I climb another raised platform, this one sheltered and directly opposite the main, overlooking the open shrine of Lord Shanidev and it is here, that I finally get to see Him to my heart’s desire, albeit from a distance. He looks beautiful. The mantra ‘Neelanjam Sambhasham’ fills the air.

Shani Shinganapur devotee praying, Maharashtra

Faith is palpable all around me as people fold their hands and murmur their prayers; the sights drip in my heart and wash my spirit in awe. I close my eyes for a few minutes, and all I see is color, interspersed in beautiful black.. black, the ultimate personification of time, adversity, loss, turmoil and challenges but unlike what is often portrayed in this day and age, I find in His image an assurance, and a power... it's healing;

... Saturn is the only planet
that can take you closer to God,

I hear Prakash bhau's words spoken just a few moments earlier,
echoing as whispers in my heart...

A red flower at Shani Shinganapur Temple, Maharashtra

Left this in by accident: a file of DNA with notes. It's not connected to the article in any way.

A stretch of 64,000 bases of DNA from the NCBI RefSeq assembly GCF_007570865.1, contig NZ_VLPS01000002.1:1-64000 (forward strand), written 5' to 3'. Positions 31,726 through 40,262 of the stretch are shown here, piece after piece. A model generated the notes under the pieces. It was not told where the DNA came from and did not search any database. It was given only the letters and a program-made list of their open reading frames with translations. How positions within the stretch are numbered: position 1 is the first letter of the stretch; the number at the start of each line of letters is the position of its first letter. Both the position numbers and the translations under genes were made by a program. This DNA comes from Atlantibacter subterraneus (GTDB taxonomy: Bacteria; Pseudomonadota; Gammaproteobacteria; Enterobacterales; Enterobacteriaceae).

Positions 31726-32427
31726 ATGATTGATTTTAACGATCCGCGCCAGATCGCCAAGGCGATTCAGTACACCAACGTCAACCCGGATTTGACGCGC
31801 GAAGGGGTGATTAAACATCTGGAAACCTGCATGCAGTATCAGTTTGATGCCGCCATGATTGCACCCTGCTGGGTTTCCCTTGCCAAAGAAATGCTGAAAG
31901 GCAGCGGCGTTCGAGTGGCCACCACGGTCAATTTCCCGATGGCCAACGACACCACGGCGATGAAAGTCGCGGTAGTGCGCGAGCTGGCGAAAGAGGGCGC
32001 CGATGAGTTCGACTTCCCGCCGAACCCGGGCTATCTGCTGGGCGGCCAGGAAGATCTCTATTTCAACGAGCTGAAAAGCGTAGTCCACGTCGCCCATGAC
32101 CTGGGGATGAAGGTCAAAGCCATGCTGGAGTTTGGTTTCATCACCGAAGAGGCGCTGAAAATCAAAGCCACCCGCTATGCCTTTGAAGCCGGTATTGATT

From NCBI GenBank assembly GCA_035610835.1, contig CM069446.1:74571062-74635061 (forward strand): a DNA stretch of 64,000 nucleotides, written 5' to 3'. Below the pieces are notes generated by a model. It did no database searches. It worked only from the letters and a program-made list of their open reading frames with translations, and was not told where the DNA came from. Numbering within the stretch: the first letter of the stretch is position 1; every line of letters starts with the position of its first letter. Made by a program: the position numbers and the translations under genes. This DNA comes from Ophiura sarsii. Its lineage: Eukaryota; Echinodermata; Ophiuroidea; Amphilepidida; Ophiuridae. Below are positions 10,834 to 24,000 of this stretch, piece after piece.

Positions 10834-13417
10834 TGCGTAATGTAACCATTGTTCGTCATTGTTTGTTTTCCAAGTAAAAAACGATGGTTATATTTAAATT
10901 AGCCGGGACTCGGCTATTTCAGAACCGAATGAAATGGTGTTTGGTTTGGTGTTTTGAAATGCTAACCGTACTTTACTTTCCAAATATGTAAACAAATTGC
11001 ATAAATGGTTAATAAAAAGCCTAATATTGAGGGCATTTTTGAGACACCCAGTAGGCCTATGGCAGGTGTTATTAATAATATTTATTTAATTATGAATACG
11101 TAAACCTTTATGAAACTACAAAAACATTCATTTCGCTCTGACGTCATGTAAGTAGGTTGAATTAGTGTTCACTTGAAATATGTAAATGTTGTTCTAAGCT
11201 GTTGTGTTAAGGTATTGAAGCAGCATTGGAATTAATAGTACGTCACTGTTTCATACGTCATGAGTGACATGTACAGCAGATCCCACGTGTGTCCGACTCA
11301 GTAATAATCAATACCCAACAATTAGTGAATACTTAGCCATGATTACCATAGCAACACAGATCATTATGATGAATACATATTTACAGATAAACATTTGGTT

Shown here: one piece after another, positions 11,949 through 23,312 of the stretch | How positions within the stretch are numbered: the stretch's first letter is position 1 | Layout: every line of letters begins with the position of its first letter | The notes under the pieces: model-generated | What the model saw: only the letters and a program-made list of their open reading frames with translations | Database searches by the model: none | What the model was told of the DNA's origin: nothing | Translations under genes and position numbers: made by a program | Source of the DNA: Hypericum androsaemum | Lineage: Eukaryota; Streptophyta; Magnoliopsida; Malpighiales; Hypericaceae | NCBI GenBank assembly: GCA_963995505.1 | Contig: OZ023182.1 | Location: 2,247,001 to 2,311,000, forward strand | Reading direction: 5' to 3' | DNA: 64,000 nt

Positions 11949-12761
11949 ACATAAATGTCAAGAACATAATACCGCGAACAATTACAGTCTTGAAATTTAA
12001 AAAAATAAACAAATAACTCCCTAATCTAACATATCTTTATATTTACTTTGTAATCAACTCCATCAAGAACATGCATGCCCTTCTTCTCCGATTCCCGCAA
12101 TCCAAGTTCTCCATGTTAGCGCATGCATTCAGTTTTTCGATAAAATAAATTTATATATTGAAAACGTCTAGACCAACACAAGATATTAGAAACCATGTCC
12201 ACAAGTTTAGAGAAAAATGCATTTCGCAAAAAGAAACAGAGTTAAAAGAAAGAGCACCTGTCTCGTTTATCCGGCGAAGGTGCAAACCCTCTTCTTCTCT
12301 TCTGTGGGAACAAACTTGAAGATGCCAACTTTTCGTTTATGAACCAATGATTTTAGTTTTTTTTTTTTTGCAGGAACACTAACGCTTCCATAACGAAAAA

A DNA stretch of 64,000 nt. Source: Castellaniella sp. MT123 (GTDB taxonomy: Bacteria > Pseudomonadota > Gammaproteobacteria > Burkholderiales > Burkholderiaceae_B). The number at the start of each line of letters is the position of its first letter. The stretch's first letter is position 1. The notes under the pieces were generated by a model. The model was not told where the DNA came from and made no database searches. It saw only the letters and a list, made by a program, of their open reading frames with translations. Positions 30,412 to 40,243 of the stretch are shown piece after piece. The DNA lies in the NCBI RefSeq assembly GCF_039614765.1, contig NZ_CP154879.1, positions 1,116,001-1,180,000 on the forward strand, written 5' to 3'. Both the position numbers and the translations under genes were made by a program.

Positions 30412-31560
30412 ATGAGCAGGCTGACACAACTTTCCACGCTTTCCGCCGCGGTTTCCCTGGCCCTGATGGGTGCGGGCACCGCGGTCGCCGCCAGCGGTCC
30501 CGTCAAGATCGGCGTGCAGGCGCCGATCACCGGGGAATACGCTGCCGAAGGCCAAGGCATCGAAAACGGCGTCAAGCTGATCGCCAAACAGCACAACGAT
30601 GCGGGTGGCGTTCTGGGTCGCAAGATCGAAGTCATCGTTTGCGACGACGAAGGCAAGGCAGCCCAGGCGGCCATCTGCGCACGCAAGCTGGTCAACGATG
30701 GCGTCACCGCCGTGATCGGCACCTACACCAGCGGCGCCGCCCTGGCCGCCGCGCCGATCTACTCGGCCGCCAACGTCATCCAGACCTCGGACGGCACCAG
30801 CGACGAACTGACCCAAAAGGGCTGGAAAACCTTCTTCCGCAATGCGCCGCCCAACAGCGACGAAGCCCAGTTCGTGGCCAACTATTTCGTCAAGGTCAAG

But how? I  question ...

To which he smiles and replies, 'Karma AND Grace'
Karmon ka phal ek uphar hai,
ek shikshak hai jo humein shiksha deta rehta hai
aur jeevan jeene ki kala sikhata rehta hai.

(Karma fruit is... a gift,
a teacher who keeps speaking to us through life
so that we can redeem our treasures and blessings
Karma fruit... is grace.)

I look at the Lord for one last time before filing out.... through the lens of my eyes, the slab looks a tad blurry but the God - the God feels absolutely human and the blessings so true... I walk out, a little disoriented, but feeling a lot more closer to the Lord, and to my own self.

Distance of Shani Shingnapur from: